On Bra-burners and the True Test of Faith…

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“Jonah and the Whale” – an attention getter that became a negative and trite association…

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Friday, May 17, 2024 – Before this weekend ends I’ll do a post on Pentecost Sunday – 2024. But first I wanted to review two past posts I just revamped: Jonah and the bra-burners, and The True Test of Faith. The Jonah post talked of how the whale in the account became a distracting attention-getter, like feminists “burning bras” at the Miss America pageant on September 7, 1968. That story – tweaked by a creative reporter – did get attention. But in the end it became a “negative and trite association” with a net effect of trivializing serious feminists working at equal rights for women. (In 1968 women couldn’t get a credit card, serve on a jury, or get birth control, and faced discrimination in the workplace, like being fired for getting pregnant.)

By the way, the real message in the Book of Jonah is that God’s love is universal.

In Jonah’s case, that love of God extended even to the people of Nineveh, Israel’s arch-enemy and arch-tormentor. (An idea of God’s love that Jonah hated.) For more details see the post itself, but now it’s time to move on to The True Test of Faith. It talks about two Christians who die and find out there is no God, no “life after life,” no reward for good behavior or punishment for bad behavior. And how one gets irate because of all the fun he could have had, while the other says, “You know, I wouldn’t change a thing.” And how that’s the kind of faith I’m working on.

And how there is “probably no sin more tolerated or more widespread in the Christian world than legalism.” And how the answer to being saved is found in John 6:37 and Romans 10:9.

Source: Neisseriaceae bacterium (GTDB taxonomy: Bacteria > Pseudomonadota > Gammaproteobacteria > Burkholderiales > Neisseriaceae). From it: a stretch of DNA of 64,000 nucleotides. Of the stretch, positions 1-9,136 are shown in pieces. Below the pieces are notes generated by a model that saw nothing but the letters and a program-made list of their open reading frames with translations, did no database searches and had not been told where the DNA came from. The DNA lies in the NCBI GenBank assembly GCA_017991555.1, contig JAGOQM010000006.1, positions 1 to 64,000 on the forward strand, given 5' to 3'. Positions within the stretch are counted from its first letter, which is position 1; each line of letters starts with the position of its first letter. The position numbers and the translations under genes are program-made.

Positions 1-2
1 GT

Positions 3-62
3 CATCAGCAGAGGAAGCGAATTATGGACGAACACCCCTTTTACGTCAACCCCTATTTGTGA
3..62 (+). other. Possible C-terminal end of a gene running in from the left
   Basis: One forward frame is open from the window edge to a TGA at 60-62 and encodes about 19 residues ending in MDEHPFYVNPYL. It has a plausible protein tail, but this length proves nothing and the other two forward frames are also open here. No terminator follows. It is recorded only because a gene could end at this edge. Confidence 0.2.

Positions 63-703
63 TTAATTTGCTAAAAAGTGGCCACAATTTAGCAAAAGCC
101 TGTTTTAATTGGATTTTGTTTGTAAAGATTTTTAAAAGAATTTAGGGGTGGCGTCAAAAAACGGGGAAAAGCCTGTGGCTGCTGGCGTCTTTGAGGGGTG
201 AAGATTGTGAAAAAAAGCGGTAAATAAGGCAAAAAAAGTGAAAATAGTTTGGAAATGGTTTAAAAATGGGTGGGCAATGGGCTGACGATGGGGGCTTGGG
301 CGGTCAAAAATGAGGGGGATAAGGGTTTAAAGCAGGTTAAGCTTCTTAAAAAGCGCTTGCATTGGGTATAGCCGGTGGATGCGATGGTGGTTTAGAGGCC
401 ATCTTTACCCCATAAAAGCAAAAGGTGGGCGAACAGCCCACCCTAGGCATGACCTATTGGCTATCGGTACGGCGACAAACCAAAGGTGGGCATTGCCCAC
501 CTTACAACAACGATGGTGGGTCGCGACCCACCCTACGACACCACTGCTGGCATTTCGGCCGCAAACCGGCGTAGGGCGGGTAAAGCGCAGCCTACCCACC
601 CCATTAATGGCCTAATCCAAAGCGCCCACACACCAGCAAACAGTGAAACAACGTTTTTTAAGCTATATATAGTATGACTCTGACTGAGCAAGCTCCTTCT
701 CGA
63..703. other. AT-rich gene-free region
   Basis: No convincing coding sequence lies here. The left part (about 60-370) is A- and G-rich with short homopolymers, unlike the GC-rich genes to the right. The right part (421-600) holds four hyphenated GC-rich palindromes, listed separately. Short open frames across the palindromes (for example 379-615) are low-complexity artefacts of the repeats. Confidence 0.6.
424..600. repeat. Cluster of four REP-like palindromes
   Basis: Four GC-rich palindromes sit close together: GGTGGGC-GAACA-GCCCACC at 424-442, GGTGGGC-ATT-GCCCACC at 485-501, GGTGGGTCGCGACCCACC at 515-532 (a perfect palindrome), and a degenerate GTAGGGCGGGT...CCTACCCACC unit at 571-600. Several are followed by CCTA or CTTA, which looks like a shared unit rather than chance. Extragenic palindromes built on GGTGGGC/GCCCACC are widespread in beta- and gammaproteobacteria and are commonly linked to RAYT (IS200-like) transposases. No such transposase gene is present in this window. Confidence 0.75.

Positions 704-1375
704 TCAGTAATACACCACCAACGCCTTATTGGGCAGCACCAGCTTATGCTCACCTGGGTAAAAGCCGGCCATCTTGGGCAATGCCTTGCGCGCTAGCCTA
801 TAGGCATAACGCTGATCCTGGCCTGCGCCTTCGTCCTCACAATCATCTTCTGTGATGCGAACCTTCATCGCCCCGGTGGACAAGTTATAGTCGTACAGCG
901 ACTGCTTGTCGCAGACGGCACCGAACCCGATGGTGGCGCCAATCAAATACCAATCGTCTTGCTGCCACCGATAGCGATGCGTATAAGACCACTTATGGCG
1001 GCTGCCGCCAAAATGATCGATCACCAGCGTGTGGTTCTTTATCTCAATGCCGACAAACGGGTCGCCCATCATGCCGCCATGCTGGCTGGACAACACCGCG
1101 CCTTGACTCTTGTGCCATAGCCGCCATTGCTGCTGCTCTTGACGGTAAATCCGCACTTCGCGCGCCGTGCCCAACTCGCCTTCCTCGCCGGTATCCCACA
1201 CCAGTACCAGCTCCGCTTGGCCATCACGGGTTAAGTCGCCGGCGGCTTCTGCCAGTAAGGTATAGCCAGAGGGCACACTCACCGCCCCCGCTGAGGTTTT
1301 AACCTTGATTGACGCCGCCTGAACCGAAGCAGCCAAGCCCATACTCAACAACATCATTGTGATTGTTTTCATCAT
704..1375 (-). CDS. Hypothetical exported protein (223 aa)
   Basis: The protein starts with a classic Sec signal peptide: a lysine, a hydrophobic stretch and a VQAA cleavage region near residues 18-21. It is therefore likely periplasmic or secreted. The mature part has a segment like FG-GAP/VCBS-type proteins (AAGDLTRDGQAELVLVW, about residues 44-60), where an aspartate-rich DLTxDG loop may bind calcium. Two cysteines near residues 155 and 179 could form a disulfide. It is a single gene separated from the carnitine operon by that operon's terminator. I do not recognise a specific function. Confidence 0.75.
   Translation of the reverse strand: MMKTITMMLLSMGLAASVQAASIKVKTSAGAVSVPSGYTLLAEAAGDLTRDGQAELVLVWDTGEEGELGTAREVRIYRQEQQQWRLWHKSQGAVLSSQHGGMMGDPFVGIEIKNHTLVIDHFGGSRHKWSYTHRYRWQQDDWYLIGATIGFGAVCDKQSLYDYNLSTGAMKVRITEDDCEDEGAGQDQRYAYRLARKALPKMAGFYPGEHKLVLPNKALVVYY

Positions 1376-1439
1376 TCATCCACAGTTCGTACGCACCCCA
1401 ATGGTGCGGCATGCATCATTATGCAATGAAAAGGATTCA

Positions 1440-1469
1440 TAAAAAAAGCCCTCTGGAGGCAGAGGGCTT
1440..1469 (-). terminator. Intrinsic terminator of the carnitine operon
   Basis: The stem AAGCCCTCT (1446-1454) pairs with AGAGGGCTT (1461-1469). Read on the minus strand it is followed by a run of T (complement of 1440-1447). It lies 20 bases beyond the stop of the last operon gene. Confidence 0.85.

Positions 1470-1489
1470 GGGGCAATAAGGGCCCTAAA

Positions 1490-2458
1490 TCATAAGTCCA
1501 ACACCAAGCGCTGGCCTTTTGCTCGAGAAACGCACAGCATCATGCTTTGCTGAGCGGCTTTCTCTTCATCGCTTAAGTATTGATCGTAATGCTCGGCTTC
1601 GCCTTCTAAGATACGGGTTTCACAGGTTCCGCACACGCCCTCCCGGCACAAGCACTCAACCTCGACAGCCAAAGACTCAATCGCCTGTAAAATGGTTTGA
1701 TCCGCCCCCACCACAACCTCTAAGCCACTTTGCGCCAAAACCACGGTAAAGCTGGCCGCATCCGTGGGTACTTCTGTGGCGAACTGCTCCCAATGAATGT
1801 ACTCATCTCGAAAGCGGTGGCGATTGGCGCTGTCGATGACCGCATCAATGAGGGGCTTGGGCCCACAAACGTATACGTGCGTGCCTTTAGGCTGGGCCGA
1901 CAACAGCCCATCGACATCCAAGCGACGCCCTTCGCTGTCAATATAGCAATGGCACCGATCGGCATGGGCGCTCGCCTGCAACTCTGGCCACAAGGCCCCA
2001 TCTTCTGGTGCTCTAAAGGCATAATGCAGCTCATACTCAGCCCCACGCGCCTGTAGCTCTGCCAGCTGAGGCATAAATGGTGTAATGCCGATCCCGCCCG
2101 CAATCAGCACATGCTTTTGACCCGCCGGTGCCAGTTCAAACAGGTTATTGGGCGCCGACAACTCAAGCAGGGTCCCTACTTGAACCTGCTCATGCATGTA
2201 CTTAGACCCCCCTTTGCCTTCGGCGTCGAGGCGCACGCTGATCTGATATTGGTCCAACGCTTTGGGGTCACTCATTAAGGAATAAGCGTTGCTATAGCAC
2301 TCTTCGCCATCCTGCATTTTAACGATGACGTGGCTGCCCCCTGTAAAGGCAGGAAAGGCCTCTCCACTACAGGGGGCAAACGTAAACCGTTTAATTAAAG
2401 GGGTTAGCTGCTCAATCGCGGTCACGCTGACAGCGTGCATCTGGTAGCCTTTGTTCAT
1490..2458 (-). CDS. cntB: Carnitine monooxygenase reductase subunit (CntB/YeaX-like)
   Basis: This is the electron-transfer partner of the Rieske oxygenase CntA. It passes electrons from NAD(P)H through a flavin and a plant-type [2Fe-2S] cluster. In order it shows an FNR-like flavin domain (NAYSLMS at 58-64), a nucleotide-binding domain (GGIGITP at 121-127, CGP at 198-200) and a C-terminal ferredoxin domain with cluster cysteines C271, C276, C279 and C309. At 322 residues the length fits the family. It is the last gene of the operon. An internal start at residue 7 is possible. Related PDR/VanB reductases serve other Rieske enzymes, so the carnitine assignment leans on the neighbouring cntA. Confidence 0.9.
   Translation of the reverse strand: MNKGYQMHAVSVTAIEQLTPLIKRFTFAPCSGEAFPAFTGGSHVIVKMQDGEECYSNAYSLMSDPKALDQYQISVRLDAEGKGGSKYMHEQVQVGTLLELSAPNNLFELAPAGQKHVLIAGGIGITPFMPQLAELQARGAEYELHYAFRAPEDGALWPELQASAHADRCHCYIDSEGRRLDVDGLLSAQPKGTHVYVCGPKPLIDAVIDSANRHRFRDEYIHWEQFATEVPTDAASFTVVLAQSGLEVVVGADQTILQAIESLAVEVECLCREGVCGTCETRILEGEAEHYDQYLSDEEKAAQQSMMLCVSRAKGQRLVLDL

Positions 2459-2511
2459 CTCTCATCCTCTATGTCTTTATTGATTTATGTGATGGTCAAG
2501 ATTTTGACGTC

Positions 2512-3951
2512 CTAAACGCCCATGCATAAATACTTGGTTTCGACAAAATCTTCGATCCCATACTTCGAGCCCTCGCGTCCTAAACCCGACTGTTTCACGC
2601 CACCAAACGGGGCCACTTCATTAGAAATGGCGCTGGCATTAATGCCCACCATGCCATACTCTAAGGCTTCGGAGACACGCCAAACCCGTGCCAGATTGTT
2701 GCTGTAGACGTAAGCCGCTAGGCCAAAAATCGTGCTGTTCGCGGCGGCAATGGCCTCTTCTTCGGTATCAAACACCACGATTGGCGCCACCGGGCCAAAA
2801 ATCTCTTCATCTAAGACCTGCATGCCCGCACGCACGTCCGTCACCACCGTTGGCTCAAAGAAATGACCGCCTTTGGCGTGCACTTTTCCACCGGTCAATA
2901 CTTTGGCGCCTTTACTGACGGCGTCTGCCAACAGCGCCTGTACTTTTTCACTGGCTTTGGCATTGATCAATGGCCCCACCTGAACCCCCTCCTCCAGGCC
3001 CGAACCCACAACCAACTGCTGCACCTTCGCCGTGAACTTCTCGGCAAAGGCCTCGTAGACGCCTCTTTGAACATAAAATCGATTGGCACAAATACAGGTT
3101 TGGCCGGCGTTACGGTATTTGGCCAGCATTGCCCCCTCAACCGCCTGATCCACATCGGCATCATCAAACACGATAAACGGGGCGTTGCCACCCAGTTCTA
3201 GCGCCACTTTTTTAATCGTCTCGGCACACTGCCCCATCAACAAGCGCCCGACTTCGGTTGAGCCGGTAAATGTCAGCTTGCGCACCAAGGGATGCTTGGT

One final thought: In the notes below I say that too-literal Christians are like soldiers who enlist in the Army but never go beyond boot camp. (They never do more than “learn the basics, the fundamentals.”) But a more telling image would be of students who never go beyond elementary school. I’ll keep working on that idea, as well as the idea that “the Bible is designed to expand your mind.” (To the tune, If It Doesn’t Fit, You Must Acquit.”)

But now it’s time to move on to Pentecost Sunday!

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The descent of the Holy Spirit – the very first “Pentecost Sunday…”

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The upper image is courtesy of “elijah taken up in a chariot of fire – images.” This image came with a page on “Pieter Symonsz. Potter.” See also Wikipediaon the prophet Elijahand on “Pieter Symonsz Potter” (1597-1652), a Dutch Golden Age painter.

The Book of Common Prayer reference: The “corporate-mystical” prayer is on page 339, the post-communion prayer for Holy Eucharist, Rite I.

“Feast days” are designated days on the liturgical (church) calendar “set aside to commemorate events, saints, or doctrines that are important in the life of the Church. These can range from Solemnities, which are the highest-ranking feast days like Easter and Christmas, to optional memorials that celebrate lesser-known saints.” Feast Days: Celebrating the Church’s Calendar.

Re: Women’s status in 1968-1970. See 5 things women couldn’t do in the 1960s | CNN, and 40 Basic Rights Women Did Not Have Until The 1970s.

The lower image was originally courtesy of Pentecost Sunday Images – Image Results. But see also El Greco – Pentecost, 1610 at Prado Museum Madrid Spain, which I went on to “glean.” The caption is from the Wikipedia article, gleaned from the following: “The Christian High Holy Day of Pentecost is celebrated on the 50th day (the seventh Sunday) from Easter Sunday. It commemorates the descent of the Holy Spirit upon the Apostles and other followers of Jesus Christ while they were in Jerusalem celebrating the Feast of Weeks, as described in the Acts of the Apostles (Acts 2:1–31).”

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